1. First, a soft rope toy. They are available in different styles, for chewing, tugging, and throwing.
  2. Second, a firm rubber toy. These are great for jaw exercise, as they only give a little to jaw pressure. They are virtually indestructible, and come in a number of shapes and sizes, including balls, rings, and kongs. I also recommend stuffing your kong with peanut butter or simply take a fork and mash up a few leftovers from dinner to stuff the kong. Freeze the kong overnight to give your dog an extra challenge.
  3. Thirdly, I give my dogs a Compressed Rawhide Bone a couple of times a week. Compressed rawhide is different to the chemically bleached, retriever rolls which can unroll, become slimy and actually choke your dog.
  4. And finally, as both dog trainers and dog owners, the most important part of our dog’s diet is to provide them with the right kind of BONES. I personally speak for each of our canine trainers at The Dog Knowledge that we can’t stress this enough. You can give your dog fresh, smoked or boiled. Bones are one of the very few chew treats that can actually scrape tartar from the teeth. Nothing satisfies a dog’s desire to chew like a bone that can be chewed, gnawed, even held with the feet so that the end can be savored. Satisfying your puppy’s instinctive desire to chew with an appropriate object like a bone helps develop good habits, right from the start.

Compressed Rawhide


There are couple key considerations in choosing bones for your dog. First, you must choose a size big enough that your dog must gnaw on it, rather than just chewing it up. Gnawing is the action that can scrape tartar from teeth. If in doubt, get a bigger bone than you think you will need. Marrow bones, which are long tubes or bone ends, typically called knuckles, are suitable for most dogs. Bones from beef, buffalo, and lamb are in my opinion best suited for chewing.

Note: Brachiocephalic breeds such as boxers, bull dogs, pugs, and shitzu are NOT mechanically designed to be able to chew bones effectively and safely.

Whatever type of bone you choose, the first chewing session can be a bit messy. Many people let their dogs “break in” the bone in their crates, outdoors, on the deck, or on a blanket. Since at any given time we have 20+ training dogs in our dog training facility who are attending one of our 3, 4 or 6 week board (stay) and train training packages, we typically will give a training dog a bone at the end of his training day while he rests on his elevated Placebed. This is a way to reward a dog through positive reinforcement dog training for a job well done. By teaching a dog enrolled in one of our dog training packages to remain on his Placebed anytime he is enjoying a fresh bone, any messiness can easily be rinsed off. Smoked and boiled bones are usually well cleaned in the first chewing session, and will last some time. If you have chosen a big enough bone for your dog, it should not splinter or crack.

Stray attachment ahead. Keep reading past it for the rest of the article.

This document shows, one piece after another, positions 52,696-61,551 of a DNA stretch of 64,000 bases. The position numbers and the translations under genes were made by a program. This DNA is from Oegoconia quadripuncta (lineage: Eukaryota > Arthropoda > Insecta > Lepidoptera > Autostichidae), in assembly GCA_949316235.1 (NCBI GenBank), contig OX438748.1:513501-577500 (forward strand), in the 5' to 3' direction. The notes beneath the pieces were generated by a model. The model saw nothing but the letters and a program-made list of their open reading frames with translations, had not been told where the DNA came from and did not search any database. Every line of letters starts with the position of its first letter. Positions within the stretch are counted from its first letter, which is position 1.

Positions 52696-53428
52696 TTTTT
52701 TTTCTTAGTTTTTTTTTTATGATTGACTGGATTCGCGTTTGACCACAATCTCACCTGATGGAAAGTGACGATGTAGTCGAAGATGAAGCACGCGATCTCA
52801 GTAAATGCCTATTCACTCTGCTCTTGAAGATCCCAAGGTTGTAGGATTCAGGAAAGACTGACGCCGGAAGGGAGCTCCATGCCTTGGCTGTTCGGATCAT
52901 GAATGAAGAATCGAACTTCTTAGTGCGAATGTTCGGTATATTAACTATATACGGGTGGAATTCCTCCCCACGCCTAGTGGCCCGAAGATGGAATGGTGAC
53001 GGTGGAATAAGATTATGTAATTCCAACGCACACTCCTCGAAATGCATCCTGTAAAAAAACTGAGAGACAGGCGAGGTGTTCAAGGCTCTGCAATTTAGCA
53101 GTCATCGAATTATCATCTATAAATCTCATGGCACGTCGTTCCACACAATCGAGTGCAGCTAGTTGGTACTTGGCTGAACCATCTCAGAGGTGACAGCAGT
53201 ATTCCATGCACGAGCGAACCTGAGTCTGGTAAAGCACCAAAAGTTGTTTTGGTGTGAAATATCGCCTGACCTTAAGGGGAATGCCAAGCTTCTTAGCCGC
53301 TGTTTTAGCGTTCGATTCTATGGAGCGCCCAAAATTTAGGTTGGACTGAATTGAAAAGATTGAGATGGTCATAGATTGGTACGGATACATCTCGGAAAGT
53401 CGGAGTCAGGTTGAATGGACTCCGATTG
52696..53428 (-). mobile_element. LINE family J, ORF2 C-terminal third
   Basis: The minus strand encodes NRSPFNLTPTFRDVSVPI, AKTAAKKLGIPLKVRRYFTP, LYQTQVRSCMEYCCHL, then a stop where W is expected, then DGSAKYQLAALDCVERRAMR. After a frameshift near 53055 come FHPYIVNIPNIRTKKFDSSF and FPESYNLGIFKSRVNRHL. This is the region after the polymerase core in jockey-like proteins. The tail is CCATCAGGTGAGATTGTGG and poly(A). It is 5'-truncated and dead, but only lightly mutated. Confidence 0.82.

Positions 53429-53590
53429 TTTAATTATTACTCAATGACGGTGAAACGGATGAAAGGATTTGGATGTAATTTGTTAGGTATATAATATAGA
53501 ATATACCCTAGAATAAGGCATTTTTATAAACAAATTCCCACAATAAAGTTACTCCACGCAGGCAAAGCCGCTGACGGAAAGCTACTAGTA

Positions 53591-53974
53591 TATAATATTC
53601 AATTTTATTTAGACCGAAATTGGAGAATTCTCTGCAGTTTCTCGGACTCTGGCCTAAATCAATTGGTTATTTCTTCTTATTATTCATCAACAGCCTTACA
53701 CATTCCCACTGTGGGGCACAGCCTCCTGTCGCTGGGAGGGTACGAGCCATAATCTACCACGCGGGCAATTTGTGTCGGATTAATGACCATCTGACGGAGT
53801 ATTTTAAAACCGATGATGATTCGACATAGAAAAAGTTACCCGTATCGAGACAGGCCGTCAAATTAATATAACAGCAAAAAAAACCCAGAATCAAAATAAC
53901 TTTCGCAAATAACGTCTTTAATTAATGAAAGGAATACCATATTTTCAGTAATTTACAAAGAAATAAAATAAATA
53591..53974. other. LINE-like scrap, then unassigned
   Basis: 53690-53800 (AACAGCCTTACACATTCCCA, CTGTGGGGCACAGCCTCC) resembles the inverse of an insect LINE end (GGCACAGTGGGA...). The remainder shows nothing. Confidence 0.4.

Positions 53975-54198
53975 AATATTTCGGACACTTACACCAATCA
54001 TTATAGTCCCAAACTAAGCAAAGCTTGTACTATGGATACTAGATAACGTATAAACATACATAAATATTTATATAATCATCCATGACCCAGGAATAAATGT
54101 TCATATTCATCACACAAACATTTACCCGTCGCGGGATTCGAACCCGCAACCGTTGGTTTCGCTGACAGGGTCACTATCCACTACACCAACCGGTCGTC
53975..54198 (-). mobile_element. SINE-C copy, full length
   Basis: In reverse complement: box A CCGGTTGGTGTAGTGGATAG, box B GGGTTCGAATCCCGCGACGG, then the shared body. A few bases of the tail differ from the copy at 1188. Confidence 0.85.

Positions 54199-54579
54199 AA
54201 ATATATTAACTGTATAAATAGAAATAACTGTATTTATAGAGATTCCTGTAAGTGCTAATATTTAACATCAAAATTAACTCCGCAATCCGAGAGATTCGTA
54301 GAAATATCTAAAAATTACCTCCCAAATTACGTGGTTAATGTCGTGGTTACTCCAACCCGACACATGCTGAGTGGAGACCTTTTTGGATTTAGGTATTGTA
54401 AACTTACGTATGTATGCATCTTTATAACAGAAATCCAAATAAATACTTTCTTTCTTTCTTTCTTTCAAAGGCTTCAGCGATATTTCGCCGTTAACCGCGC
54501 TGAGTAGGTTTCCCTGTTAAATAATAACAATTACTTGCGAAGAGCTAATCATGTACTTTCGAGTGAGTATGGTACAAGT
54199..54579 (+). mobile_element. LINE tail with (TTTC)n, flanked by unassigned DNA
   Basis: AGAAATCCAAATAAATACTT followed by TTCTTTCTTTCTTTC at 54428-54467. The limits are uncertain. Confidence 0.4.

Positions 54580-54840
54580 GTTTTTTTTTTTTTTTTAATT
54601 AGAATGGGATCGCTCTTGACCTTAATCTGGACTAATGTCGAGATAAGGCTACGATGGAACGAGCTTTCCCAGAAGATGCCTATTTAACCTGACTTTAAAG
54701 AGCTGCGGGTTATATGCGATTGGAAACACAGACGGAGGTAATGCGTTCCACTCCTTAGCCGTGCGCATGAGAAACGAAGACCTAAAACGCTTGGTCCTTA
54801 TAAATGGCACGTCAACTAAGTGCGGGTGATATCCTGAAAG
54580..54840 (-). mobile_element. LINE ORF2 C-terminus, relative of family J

Avoid the “3 B’s”: Baked, Broiled, Barbecued. I don’t recommend feeding any baked, broiled, or barbecued bones to pets because the heat dries up the bone and makes it more brittle and subject to splintering. Cooked chicken bones and beef “T” bones are mostly the culprits. Keep pets away from these bones! However, boiling the bone can be useful. If your dog isn’t used to chewing on bones it is best to soften the bone through boiling. Also boiled bones are great for puppies to get them accustomed to chewing on bones.

  Marrow Bone


In sharp contrast to the commercial “chew treat,” a real bone contains only a bit of meat and perhaps some bone marrow, depending on how it is prepared. Real bones also can help clean teeth naturally, unlike products made from grains, sweeteners, fillers and chemically processed ingredients. Chewing helps stimulate saliva enzymes and when given AFTER meals for 10 or 15 minutes helps remove trapped food particles from the teeth. Chewing on bones also help prevent plaque buildup and gum disease especially in the back upper molars. Bones provide minerals and other nutrients (depending upon what kind of bone) and help satiate your dog’s desire for food. Bones provide the nutrients needed to keep the skeletal system fed regenerating and adapting. If you are unsure of examples of different bones feel free to stop by The Dog Knowledge, located off Wendover Road in Charlotte, NC. We sell and keep a variety of bones and other chewing options for our personal working dogs and will be happy to show you what we, as professional dog trainers recommend. We also can offer you assistance as to where you can purchase bones and other great chewing options.

    Lab Chewing